Gaza and Ukraine wars are linked but a Middle East resolution must come from the region

Gaza conflict brought a new edge to the geopolitical debate, Munich Security Conference CEO has said

Munich Security Conference sees bilateral meeting as hope for the future

Munich Security Conference sees bilateral meeting as hope for the future
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After a breakthrough meeting between Israel's head of state with a Qatari delegation, European leaders are hoping for a Middle East-sourced resolution to a conflict that has "clear linkages" to the worldwide instability triggered by the Ukraine war.

Benedikt Franke, chief executive of the Munich Security Conference, told The National that its annual meeting had provided a platform for addressing both conflicts, as the discussions revealed ways international diplomacy was addressing the challenges. He highlighted the intense discussions between Middle East delegations, including that encounter between President Isaac Herzog and Sheikh Mohammed bin Abdulrahman Al Thani, the Qatari Prime Minister.

"I see the neighbouring countries in the region itself [taking] responsibility," he said. "They need to define the vision of the future existence. And some of the discussions here were hopeful."

As the Ukraine war enters its third year this week, the European and US allies are preoccupied with efforts to mobilise the resources to supply the front lines against the Russian invasion. With Middle East tensions already stretched far beyond Gaza, the stakes for Western diplomacy are global here too.

Developing countries don't axiomatically share the European views of the wars and with disinformation rampant, engagement is key.

"Those are two very complex situations and there are clear interlinkages," he said. "There are interrelationships geopolitically, economically, financially and even philosophically.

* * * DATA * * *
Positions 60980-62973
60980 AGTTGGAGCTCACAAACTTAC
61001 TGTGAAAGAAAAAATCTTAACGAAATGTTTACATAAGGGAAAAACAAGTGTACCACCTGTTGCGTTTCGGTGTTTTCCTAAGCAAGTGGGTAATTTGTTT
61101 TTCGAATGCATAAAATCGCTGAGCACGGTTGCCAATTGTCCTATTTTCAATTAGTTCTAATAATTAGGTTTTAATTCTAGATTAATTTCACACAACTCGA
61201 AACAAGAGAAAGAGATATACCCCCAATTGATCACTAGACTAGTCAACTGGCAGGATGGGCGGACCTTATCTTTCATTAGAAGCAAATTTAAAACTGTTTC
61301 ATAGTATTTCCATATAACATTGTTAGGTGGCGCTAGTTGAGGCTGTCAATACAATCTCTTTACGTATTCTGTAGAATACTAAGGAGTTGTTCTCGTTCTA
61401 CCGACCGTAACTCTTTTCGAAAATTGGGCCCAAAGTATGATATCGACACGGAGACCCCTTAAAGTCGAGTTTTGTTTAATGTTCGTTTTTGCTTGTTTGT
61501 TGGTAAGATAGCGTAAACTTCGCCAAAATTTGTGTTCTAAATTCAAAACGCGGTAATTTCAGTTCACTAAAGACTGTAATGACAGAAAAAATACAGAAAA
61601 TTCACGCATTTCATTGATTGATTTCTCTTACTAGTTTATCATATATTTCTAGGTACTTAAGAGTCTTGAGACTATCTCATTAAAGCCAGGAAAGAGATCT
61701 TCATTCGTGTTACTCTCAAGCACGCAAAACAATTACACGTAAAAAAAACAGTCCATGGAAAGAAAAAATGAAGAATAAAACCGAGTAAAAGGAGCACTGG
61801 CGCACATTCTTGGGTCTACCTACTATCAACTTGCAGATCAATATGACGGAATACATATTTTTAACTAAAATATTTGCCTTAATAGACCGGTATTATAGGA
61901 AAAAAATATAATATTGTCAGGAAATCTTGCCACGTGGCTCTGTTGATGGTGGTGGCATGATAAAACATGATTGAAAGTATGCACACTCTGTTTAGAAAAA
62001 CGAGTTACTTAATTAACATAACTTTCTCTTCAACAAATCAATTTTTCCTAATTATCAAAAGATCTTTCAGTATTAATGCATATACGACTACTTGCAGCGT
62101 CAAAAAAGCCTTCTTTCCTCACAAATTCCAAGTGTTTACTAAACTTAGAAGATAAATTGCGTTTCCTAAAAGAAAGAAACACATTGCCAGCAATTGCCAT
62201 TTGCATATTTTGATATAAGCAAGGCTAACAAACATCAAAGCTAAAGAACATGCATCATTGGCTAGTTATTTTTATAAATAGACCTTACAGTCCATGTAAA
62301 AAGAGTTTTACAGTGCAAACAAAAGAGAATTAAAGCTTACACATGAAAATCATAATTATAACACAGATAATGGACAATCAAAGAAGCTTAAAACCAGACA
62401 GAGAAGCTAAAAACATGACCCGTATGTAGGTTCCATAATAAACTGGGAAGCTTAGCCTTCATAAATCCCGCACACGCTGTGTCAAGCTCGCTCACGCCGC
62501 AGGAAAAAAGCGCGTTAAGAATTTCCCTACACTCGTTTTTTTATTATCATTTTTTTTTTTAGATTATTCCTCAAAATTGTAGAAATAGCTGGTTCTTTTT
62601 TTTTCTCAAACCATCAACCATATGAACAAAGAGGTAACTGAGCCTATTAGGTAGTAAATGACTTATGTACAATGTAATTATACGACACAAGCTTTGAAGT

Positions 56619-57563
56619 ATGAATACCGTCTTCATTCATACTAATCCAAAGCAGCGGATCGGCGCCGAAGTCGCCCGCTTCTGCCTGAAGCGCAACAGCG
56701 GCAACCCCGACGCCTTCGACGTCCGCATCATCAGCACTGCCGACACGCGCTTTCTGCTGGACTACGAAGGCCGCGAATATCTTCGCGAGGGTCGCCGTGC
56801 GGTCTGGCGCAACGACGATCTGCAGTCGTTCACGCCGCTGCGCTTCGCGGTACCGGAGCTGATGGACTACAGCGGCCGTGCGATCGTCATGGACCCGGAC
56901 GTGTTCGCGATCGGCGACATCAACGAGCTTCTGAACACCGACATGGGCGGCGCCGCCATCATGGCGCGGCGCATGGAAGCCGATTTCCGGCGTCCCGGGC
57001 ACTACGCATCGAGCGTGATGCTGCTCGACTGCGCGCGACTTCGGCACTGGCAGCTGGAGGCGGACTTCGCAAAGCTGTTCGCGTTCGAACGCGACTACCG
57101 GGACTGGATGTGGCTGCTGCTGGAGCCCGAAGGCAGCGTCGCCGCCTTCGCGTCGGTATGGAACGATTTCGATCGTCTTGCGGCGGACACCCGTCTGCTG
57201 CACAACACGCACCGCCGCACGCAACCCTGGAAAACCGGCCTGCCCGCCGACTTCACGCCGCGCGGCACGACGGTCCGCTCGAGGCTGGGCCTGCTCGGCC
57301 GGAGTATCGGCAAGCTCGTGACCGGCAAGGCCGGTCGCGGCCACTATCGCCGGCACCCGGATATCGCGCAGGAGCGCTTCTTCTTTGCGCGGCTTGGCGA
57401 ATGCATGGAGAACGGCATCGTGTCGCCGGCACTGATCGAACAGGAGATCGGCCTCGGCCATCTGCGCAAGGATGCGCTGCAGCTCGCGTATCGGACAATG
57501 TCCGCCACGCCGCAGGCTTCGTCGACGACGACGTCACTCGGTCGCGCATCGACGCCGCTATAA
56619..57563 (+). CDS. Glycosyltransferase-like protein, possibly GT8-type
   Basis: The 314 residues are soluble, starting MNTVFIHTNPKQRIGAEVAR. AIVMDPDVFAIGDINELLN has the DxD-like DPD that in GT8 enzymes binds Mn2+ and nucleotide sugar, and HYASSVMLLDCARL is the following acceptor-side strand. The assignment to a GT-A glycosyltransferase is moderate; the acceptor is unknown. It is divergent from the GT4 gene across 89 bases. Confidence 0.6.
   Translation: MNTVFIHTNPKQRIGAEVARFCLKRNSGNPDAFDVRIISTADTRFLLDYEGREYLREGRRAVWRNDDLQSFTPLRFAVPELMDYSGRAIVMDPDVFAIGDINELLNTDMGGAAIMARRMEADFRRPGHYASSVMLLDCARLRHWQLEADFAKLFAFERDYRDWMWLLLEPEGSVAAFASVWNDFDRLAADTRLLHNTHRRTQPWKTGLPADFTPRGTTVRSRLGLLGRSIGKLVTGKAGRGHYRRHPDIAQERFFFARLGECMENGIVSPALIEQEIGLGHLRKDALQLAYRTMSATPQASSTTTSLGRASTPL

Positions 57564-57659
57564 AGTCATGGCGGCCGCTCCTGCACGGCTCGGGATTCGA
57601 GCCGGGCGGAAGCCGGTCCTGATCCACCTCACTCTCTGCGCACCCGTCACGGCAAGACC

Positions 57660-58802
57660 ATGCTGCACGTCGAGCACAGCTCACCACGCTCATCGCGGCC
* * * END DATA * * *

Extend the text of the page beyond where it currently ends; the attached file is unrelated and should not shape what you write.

"I think the Gaza conflict brought a new edge to the geopolitical debate, because a lot of the global south sees it in a completely different manner to parts of the West. And again, that shows this idea that we are trying to involve the global south in all of these discussions is the only way to go.

"We've tried to have open and transparent debates about the issue of [western] double standards, which is a difficult, a massively uncomfortable one."

The deadlock in the Ukraine war, with Russia making its first advance since May after Ukraine withdrew from Avdiivka last week, makes the contest with Moscow for international support increasingly hard for the West.

"We've tried to provide platforms for countries attending to engage with countries that are here for the first time," he said.

"We've had the newly elected President of Guatemala here for the first time. We've had the President of Colombia for the first time, presidents and prime ministers from the Indo-Pacific here for the first time and we've seen an increasing willingness of transatlantic partners to engage with these countries and to try to understand the accusations that are levelled against the current rules-based international order."

One of the leading voices from the developing nations was Mia Mottley, the Prime Minister of Barbados and a campaigner for reform of the post-Second World War financial system.

"The negotiations in the climate space have become an absolutely essential issue of all debates for many reasons because it's part of the geopolitical situation now.

"There are numerous security implications of climate change that already have been seen and we need to make sure we are prepared for the future.

"We are proud to have partnered with Cop28 in Dubai. There are some very concrete financial issues to advance during the next year."

Munich Security Conference - in pictures

Axel van Trotsenburg, the World Bank's senior managing director for development policy, said the post-Cop28 agenda would support its work to support fragile states where climate change was triggering instability.

"I think for the multilateral system to be relevant it needs to be in a constant state of adapting, learning and changing," he told The National in Munich. "I think that has been certainly the case for the World Bank.

"There are two big trends over the last couple of years that are quite important for our operations. First is clearly climate change. That has become very important, as well as fragility.

"Our work in fragile states has indeed increased enormously so it's also very important that organisations like the bank stay engaged in those countries."

Updated: February 24, 2024, 11:38 AM